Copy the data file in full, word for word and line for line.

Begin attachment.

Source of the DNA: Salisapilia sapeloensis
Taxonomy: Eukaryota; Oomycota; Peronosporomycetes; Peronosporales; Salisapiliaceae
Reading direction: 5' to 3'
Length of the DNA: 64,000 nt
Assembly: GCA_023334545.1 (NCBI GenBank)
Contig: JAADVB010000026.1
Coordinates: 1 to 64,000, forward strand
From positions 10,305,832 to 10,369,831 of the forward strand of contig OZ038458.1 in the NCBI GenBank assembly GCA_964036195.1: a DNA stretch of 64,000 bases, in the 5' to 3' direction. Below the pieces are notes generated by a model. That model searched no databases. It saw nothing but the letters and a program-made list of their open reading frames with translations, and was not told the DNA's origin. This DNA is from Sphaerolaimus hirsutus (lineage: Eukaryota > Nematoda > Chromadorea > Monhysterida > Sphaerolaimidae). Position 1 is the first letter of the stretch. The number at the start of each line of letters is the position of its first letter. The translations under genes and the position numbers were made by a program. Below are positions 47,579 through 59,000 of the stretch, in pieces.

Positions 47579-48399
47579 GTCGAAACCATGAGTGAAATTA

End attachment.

Source of the DNA: Salisapilia sapeloensis
Taxonomy: Eukaryota; Oomycota; Peronosporomycetes; Peronosporales; Salisapiliaceae
Reading direction: 5' to 3'
Length of the DNA: 64,000 nt
Assembly: GCA_023334545.1 (NCBI GenBank)
Contig: JAADVB010000026.1
Coordinates: 1 to 64,000, forward strand
From positions 10,305,832 to 10,369,831 of the forward strand of contig OZ038458.1 in the NCBI GenBank assembly GCA_964036195.1: a DNA stretch of 64,000 bases, in the 5' to 3' direction. Below the pieces are notes generated by a model. That model searched no databases. It saw nothing but the letters and a program-made list of their open reading frames with translations, and was not told the DNA's origin. This DNA is from Sphaerolaimus hirsutus (lineage: Eukaryota > Nematoda > Chromadorea > Monhysterida > Sphaerolaimidae). Position 1 is the first letter of the stretch. The number at the start of each line of letters is the position of its first letter. The translations under genes and the position numbers were made by a program. Below are positions 47,579 through 59,000 of the stretch, in pieces.

Positions 47579-48399
47579 GTCGAAACCATGAGTGAAATTA